On the way from the farm to the dining-room table, more than half of the food lands in the dump. Most of it before it ever reaches consumers. For instance, every other head of lettuce or potato. Discover what awaits you when you venture a look into dumpsters: behind your local supermarket and, if you can summon up enough courage, in the trash cans outside your own door. We’re not talking about chicken bones and potato peels here. The topic at hand is the perfectly edible food, some of which is still in its original packaging and frequently enough not even the “best before“ date has expired. Around 100 kilograms per household every year. Even more, about twice as much, is “rejected” on fields, in factories mand at retailers.
Why are ever greater quantities being destroyed? We seek explanations: from supermarket sales staff and managers, bakers, wholesale market inspectors, welfare recipients, ministers, farmers and EU bureaucrats. It’s a system that we all take part in. Supermarkets constantly have the complete selection of merchandise on offer, the bread on the shelves has to be fresh until late in the evening, strawberries are in demand at any time of the year. And everything has to look just right: one withered leaf of lettuce, a crack in a potato or a dent in an apple and the goods are sorted out; containers of yogurt as early as two days before the “best before“ date has expired.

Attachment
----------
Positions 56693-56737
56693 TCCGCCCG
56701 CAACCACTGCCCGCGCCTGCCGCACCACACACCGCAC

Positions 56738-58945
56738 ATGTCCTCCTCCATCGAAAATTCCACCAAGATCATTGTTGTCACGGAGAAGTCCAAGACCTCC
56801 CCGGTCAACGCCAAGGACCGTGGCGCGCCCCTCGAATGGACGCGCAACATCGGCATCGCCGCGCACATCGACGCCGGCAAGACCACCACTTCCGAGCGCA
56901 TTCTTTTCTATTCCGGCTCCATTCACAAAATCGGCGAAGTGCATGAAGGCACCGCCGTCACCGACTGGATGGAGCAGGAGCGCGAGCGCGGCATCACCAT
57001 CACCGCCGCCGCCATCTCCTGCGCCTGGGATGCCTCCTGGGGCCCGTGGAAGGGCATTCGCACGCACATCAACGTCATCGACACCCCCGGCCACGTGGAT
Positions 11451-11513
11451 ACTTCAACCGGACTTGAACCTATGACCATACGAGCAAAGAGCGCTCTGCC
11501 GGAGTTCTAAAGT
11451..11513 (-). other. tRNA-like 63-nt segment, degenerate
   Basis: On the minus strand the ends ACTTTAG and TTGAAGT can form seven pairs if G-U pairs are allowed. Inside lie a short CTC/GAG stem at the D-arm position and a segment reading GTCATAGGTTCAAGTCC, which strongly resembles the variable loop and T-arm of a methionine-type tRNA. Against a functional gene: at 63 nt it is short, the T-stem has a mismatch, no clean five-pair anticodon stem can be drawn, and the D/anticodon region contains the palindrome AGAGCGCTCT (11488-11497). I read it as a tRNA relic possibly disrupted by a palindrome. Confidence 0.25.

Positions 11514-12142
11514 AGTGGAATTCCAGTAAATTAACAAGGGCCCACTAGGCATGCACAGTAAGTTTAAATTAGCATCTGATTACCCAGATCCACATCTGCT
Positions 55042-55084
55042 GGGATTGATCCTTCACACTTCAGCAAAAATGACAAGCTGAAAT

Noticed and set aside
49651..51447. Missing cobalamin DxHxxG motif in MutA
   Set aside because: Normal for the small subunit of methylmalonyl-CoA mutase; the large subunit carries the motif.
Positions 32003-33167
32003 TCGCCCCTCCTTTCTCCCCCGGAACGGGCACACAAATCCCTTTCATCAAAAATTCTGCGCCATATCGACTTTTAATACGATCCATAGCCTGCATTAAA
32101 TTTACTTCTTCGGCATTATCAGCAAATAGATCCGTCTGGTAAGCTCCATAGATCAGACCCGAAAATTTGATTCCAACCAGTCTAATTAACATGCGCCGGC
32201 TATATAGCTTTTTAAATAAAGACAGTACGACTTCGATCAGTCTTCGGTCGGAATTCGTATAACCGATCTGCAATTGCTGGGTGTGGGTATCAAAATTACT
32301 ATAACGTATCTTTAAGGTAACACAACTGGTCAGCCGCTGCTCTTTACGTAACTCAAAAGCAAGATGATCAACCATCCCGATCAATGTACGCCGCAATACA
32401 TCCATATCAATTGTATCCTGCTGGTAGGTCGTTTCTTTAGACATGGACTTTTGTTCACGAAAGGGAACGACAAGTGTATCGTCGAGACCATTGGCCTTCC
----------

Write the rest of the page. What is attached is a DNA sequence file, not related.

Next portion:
We visited a variety of people who want to stop this incredible waste by working
together on a goal that offers a major opportunity: if we were to save merely half of the avoidable garbage, that would have the same effect on the world climate as if we took every other car off our roads.